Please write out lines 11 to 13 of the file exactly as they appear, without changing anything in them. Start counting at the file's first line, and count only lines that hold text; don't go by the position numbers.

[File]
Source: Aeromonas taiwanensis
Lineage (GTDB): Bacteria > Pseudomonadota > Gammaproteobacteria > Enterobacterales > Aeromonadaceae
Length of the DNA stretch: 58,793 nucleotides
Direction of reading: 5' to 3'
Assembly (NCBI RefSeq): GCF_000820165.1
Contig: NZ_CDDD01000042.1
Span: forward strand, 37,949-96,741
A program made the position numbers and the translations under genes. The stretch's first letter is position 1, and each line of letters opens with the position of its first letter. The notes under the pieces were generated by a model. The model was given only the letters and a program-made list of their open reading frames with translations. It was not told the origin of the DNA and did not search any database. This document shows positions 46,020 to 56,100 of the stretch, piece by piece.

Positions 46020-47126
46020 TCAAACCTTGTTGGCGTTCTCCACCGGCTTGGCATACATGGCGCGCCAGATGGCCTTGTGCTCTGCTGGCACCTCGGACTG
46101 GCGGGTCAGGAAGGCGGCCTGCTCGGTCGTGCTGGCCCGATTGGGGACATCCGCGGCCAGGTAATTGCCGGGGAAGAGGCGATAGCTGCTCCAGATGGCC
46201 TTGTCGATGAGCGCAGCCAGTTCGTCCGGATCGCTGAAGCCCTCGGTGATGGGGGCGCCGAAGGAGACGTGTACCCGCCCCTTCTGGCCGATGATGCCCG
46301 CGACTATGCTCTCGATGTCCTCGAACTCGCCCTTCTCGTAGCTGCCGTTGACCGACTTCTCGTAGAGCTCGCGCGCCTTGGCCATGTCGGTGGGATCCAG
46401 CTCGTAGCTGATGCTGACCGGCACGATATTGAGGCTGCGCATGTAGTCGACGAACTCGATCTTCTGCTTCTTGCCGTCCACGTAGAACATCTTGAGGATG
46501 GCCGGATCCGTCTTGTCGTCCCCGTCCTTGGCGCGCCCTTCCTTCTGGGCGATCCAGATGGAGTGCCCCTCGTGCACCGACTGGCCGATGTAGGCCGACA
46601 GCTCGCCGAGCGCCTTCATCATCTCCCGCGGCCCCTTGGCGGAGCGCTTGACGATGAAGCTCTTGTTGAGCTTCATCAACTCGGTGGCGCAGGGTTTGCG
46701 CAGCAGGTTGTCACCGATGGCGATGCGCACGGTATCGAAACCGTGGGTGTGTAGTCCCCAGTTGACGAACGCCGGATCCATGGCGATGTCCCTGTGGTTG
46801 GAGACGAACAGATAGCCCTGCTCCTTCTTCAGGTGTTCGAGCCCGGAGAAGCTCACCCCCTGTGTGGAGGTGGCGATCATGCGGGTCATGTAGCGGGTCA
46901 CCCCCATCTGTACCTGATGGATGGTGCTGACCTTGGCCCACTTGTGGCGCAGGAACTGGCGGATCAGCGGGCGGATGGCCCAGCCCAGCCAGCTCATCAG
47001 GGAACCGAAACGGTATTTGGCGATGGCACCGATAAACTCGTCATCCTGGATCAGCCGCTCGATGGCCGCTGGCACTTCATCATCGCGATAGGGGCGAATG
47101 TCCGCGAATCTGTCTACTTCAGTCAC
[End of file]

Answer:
46101 GCGGGTCAGGAAGGCGGCCTGCTCGGTCGTGCTGGCCCGATTGGGGACATCCGCGGCCAGGTAATTGCCGGGGAAGAGGCGATAGCTGCTCCAGATGGCC
46201 TTGTCGATGAGCGCAGCCAGTTCGTCCGGATCGCTGAAGCCCTCGGTGATGGGGGCGCCGAAGGAGACGTGTACCCGCCCCTTCTGGCCGATGATGCCCG
46301 CGACTATGCTCTCGATGTCCTCGAACTCGCCCTTCTCGTAGCTGCCGTTGACCGACTTCTCGTAGAGCTCGCGCGCCTTGGCCATGTCGGTGGGATCCAG